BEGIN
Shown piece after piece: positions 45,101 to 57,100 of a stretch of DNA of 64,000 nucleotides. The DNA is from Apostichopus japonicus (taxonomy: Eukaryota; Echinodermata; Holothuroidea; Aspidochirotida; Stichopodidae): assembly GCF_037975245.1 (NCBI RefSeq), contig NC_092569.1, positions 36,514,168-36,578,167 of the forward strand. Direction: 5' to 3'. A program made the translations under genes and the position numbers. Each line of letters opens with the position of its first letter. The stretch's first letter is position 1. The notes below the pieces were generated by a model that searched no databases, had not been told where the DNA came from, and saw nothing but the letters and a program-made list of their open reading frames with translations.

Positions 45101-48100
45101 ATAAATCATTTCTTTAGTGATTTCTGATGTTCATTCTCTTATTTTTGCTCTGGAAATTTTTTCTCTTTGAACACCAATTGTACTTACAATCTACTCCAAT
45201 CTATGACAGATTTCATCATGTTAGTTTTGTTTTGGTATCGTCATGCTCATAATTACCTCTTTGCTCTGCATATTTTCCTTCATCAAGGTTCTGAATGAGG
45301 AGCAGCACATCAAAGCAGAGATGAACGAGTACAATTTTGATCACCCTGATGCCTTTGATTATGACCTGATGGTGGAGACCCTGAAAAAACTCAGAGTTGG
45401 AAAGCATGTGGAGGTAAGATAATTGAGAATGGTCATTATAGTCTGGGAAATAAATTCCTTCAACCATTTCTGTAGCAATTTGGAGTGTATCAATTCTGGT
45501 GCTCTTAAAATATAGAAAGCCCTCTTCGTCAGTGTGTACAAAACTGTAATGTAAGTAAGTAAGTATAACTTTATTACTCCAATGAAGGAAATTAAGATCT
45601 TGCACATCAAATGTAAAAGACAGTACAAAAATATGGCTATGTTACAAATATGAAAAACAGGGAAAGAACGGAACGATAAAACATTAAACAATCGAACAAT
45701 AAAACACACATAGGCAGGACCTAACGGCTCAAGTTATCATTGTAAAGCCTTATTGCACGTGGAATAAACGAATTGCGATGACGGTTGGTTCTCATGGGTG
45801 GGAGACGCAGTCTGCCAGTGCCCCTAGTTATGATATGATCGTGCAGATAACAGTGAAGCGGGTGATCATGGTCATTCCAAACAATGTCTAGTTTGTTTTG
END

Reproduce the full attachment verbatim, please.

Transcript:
Shown piece after piece: positions 45,101 to 57,100 of a stretch of DNA of 64,000 nucleotides. The DNA is from Apostichopus japonicus (taxonomy: Eukaryota; Echinodermata; Holothuroidea; Aspidochirotida; Stichopodidae): assembly GCF_037975245.1 (NCBI RefSeq), contig NC_092569.1, positions 36,514,168-36,578,167 of the forward strand. Direction: 5' to 3'. A program made the translations under genes and the position numbers. Each line of letters opens with the position of its first letter. The stretch's first letter is position 1. The notes below the pieces were generated by a model that searched no databases, had not been told where the DNA came from, and saw nothing but the letters and a program-made list of their open reading frames with translations.

Positions 45101-48100
45101 ATAAATCATTTCTTTAGTGATTTCTGATGTTCATTCTCTTATTTTTGCTCTGGAAATTTTTTCTCTTTGAACACCAATTGTACTTACAATCTACTCCAAT
45201 CTATGACAGATTTCATCATGTTAGTTTTGTTTTGGTATCGTCATGCTCATAATTACCTCTTTGCTCTGCATATTTTCCTTCATCAAGGTTCTGAATGAGG
45301 AGCAGCACATCAAAGCAGAGATGAACGAGTACAATTTTGATCACCCTGATGCCTTTGATTATGACCTGATGGTGGAGACCCTGAAAAAACTCAGAGTTGG
45401 AAAGCATGTGGAGGTAAGATAATTGAGAATGGTCATTATAGTCTGGGAAATAAATTCCTTCAACCATTTCTGTAGCAATTTGGAGTGTATCAATTCTGGT
45501 GCTCTTAAAATATAGAAAGCCCTCTTCGTCAGTGTGTACAAAACTGTAATGTAAGTAAGTAAGTATAACTTTATTACTCCAATGAAGGAAATTAAGATCT
45601 TGCACATCAAATGTAAAAGACAGTACAAAAATATGGCTATGTTACAAATATGAAAAACAGGGAAAGAACGGAACGATAAAACATTAAACAATCGAACAAT
45701 AAAACACACATAGGCAGGACCTAACGGCTCAAGTTATCATTGTAAAGCCTTATTGCACGTGGAATAAACGAATTGCGATGACGGTTGGTTCTCATGGGTG
45801 GGAGACGCAGTCTGCCAGTGCCCCTAGTTATGATATGATCGTGCAGATAACAGTGAAGCGGGTGATCATGGTCATTCCAAACAATGTCTAGTTTGTTTTG